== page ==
The action at the October 18th Consumer Affairs Committee hearing on pedicab fares led RR to believe that legislation requiring New York City pedicab drivers to issue up-front fare quotes might be on the table after all. This week, while doing research for RR’s January 2013 excursion to Washington, D.C. for ObamaRomanation, RR stumbled upon the National Park Service’s strategy for preventing price-gouging by pedicab drivers operating in the National Mall. Below is a photograph of the sign the NPS requires pedicab drivers to post “in front of the passenger’s seat,” in a spot where it is “clearly visible to the passengers.”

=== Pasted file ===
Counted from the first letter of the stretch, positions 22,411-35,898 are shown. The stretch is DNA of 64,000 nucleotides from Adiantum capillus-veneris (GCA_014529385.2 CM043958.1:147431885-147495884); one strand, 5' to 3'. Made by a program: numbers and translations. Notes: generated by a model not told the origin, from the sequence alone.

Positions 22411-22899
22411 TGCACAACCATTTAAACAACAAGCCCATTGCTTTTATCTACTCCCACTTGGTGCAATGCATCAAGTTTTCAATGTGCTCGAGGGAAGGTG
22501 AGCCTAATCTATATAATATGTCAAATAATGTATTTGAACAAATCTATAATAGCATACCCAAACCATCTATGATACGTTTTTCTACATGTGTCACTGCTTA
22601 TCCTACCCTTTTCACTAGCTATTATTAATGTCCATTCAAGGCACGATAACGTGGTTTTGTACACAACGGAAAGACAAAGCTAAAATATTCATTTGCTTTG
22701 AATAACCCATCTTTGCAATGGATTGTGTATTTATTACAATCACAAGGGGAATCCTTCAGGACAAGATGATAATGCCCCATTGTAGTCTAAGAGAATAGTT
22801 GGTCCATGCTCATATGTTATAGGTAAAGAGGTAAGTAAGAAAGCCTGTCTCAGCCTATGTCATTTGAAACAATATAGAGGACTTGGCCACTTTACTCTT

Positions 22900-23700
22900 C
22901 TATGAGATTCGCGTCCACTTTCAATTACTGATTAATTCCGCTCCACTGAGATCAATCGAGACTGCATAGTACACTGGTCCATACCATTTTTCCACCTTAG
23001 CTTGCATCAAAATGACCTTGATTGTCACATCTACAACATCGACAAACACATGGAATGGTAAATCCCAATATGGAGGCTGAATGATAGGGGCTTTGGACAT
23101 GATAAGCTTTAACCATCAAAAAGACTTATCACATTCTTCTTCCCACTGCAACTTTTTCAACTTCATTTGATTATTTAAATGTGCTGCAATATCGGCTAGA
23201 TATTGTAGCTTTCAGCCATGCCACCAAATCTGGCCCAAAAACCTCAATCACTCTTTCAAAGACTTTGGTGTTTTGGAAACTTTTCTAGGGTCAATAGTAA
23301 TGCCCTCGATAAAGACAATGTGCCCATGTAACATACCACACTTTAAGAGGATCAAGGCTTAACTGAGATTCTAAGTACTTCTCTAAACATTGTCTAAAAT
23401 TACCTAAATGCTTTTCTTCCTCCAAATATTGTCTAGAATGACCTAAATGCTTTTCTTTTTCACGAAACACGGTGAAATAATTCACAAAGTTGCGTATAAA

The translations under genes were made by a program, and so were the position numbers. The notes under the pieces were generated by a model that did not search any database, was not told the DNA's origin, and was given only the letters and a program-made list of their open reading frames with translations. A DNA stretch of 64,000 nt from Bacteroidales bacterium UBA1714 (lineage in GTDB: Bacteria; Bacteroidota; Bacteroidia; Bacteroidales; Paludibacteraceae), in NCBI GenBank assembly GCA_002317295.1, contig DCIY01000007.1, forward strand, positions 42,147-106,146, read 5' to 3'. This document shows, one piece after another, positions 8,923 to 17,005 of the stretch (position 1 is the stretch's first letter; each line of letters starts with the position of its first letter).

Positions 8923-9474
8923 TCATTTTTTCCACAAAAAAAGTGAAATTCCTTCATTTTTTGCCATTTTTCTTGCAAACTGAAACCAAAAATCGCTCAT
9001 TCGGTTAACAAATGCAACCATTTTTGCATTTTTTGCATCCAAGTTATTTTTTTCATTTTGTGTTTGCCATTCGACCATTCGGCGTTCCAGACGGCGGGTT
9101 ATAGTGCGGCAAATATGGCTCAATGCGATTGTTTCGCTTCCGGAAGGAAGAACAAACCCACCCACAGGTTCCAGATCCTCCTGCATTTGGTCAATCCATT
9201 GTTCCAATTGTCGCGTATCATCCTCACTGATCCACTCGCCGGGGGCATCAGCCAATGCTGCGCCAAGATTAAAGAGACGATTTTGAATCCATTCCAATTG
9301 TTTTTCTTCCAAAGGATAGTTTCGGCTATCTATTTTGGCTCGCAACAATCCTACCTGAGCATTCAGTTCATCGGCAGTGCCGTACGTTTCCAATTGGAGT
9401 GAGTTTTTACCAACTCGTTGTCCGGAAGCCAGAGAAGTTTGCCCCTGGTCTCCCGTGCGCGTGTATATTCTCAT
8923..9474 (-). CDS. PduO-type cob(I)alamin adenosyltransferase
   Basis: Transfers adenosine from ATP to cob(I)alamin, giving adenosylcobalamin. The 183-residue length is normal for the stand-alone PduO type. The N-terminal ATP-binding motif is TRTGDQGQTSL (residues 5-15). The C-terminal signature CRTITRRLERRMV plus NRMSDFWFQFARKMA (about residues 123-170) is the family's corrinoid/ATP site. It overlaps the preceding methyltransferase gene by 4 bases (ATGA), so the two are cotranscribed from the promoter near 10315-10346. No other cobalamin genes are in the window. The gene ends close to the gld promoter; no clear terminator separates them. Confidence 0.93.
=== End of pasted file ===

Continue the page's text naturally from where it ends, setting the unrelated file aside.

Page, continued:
Here is the precise wording of the NPS’s rule on pedicab rates:
“Rates for pedicabs – All fares must be negotiated with the visitor prior to departing with the visitor. Signs displaying the following statement in 48pt font must be posted in front of the passenger’s seat and be clearly visible to the passengers…. ‘The driver of this pedicab is required to negotiate all fares prior to departing on your trip.'”
One issue that came up at the hearing was where to place a sign such as this one on the various makes of pedicab. On a Main Street, this sign could be affixed to the slanted triangular panel between the passenger seat and the driver’s seat, or it could hang from the driver’s seat. On a Cycles Maximus, the sign could go on the inside of the passenger-view panel, as shown above. (This same panel would hide any sign attached to the driver’s seat of a Maximus.)
The push for up-front fare quoting is not over. RR urges the New York City Council to take note of the National Park Service’s sensible example.